Running in excellent conditions yesterday in Berlin, Kenya’s Dennis Kimetto broke the world record in the men’s marathon, clocking a time of 2:02:57. (If you haven’t yet had your daily dose of humility, that’s an average mile split of 4:41.36.) The 30-year-old’s time was 26 seconds faster than the previous record of 2:03:23, which fellow Kenyan Wilson Kipsang ran last year on the same course. Emmanuel Mutai who finished second in Sunday’s race, also broke Kipsang’s record, finishing in a pedestrian 2:03:13.
The takeaway here, other than that Kenyans are good at running, is that if you want to run your fastest marathon, Berlin might be a good place to do it.
So how fast is Berlin’s course?
Consider this: the last six official world records in the 26.2-mile distance have all been set on the streets of the German capital, dating back to September 28, 2003 when Paul Tergat (KEN . . . surprise) ran 2:04:55, thus becoming the first man to run under 2:05.
Gimlet-eyed marathon geeks will be looking for an asterisk here and, finding none, will be quick to pose the question: What about Boston?
In 2011, Geoffrey Mutai and Moses Mosop finished 1-2 in the Boston Marathon, running 2:03:02 and 2:03:06, respectively. Until yesterday, these were the two fastest marathon times ever, but the net elevation loss and potential for wind assistance on Boston’s course render it ineligible for world-records, according to the International Association of Athletics Federations. In the same 2011 race, Ryan Hall finished fourth in 2:04:58, which would be the all-time American mark, but will remain in distance running purgatory unless the IAAF changes its rules.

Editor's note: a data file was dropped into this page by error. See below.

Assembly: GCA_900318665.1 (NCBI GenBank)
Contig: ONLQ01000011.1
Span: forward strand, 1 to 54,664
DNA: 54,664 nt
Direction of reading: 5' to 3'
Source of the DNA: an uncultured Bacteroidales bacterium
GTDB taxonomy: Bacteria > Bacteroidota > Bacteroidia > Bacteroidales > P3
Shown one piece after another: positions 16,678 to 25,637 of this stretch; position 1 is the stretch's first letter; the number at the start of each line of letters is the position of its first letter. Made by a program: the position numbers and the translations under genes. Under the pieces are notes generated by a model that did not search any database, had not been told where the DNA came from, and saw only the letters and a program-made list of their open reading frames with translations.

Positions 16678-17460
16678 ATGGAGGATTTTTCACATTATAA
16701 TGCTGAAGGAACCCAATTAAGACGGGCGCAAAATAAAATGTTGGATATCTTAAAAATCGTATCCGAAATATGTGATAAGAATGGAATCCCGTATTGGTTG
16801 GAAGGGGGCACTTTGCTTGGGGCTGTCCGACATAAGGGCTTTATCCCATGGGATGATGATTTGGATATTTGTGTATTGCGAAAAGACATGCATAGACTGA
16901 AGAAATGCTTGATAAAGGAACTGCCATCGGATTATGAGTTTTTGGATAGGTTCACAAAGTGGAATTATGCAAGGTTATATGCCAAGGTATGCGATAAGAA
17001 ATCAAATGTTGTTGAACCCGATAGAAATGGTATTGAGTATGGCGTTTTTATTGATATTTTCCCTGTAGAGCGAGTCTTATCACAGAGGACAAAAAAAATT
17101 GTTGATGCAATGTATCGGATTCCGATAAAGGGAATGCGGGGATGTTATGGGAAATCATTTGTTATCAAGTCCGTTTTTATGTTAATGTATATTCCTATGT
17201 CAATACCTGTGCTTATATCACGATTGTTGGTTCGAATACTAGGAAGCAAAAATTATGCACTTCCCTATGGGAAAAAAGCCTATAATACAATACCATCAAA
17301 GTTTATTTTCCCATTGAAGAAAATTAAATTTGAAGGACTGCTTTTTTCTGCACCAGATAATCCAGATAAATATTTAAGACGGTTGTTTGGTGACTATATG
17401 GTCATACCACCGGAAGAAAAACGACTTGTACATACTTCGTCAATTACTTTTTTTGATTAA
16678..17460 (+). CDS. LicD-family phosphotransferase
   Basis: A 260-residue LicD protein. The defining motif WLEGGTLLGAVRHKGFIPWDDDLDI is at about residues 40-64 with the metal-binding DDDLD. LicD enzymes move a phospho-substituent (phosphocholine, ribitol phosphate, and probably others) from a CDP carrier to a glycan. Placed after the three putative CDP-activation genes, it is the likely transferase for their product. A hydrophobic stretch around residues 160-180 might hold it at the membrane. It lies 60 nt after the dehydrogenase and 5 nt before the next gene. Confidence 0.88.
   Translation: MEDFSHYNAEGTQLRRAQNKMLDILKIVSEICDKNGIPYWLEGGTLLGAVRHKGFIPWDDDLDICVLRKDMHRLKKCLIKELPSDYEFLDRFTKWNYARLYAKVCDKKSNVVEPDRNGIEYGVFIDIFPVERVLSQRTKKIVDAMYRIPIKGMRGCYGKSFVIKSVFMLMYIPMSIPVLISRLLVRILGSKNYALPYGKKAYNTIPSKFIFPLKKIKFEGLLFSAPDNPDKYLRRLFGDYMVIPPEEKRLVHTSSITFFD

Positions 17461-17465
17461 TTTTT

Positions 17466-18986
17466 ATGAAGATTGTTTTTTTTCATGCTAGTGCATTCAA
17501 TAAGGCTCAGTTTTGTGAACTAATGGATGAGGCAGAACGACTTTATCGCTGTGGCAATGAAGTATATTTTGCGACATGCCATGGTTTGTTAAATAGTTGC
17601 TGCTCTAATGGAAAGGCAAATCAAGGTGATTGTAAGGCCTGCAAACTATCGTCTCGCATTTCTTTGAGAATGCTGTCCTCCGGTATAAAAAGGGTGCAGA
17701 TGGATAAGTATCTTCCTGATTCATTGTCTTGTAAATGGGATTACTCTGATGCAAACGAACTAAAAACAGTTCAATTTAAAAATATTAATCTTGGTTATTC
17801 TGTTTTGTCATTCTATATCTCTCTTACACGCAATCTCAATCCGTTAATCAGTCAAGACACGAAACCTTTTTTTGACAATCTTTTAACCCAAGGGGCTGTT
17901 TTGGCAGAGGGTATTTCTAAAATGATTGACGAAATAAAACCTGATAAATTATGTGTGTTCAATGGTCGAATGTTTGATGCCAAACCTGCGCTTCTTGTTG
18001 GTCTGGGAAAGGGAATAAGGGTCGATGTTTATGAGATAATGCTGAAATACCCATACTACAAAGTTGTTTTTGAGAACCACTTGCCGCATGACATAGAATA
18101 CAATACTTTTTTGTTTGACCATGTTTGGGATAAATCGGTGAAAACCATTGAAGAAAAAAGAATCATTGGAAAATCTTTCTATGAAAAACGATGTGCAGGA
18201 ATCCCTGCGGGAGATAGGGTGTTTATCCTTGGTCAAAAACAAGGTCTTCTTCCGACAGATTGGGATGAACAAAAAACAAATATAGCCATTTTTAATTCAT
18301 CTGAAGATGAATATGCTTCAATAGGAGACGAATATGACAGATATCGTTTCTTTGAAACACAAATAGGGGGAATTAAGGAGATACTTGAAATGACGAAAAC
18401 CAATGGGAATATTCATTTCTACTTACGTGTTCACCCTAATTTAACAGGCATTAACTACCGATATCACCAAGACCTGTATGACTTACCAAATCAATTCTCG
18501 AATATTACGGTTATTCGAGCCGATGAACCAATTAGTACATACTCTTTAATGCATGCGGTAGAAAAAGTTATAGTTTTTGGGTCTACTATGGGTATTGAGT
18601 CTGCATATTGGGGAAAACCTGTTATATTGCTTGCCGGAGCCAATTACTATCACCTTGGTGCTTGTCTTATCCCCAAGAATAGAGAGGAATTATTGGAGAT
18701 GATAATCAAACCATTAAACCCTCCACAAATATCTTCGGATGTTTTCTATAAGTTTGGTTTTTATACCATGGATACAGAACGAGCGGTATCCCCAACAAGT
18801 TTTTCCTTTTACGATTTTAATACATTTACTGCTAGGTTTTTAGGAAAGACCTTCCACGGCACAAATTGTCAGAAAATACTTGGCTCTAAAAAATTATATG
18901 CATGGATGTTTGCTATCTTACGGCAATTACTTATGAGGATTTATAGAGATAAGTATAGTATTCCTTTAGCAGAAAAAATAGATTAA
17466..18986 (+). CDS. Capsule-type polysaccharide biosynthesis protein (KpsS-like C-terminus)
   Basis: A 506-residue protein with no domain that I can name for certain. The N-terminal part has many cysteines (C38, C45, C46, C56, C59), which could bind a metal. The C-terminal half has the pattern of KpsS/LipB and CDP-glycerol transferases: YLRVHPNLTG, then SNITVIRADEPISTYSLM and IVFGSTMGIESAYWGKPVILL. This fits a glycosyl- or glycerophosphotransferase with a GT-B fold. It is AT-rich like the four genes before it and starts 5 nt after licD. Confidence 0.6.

However, since most of us won’t be too worried about the legitimacy of our marathon world record time, the question remains: is Berlin the fastest course?
Short answer: Yes . . . if you’re a man. Runner’s World published a chart averaging the top 10 performances in race history for the world’s major marathons, including Boston. For the men’s race, Berlin took the top spot with an average time of 2:03:55, while Boston came in sixth at 2:05:39. For the ladies, London came first with an average of 2:18:59, with Berlin and Boston coming in third and forth.
That being said, you don’t have to be Nate Silver to know that these charts should be taken with a grain of salt. Average top 10 times are influenced by factors other than course difficulty (e.g. the financial incentive for world-class talent to participate), and one or two lightning-fast times can skew the stats. (Case in point: Paula Radcliffe’s seemingly untouchable 2:15:25 at the 2003 London Marathon.)
Nevertheless, no one is disputing that Berlin’s course is flat and fast. There are hardly any perceptible inclines. And while one could say the same about Chicago, the course in the Windy City can be—brace yourself—extremely windy. Chicago also has more 90-degree turns than Berlin, which can have a slowing effect—especially if, unlike Kimetto and co., you find yourself more toward the middle of the pack. (Kimetto ran Chicago last year in a course-record time of 2:03:45.)
Finally, as any seasoned marathoner knows, temperature is a crucial factor. While you can be unlucky and line up in Grant Park in mid-October, or in Hopkinton in late-April, and face unseasonably humid conditions, it is far more unlikely to be hot in Berlin in late-September. It was 46 degrees Fahrenheit at the start of yesterday's race. (We’re talking the 52nd parallel north here, folks.)
So start training. Berlin 2015 is only 364 days away.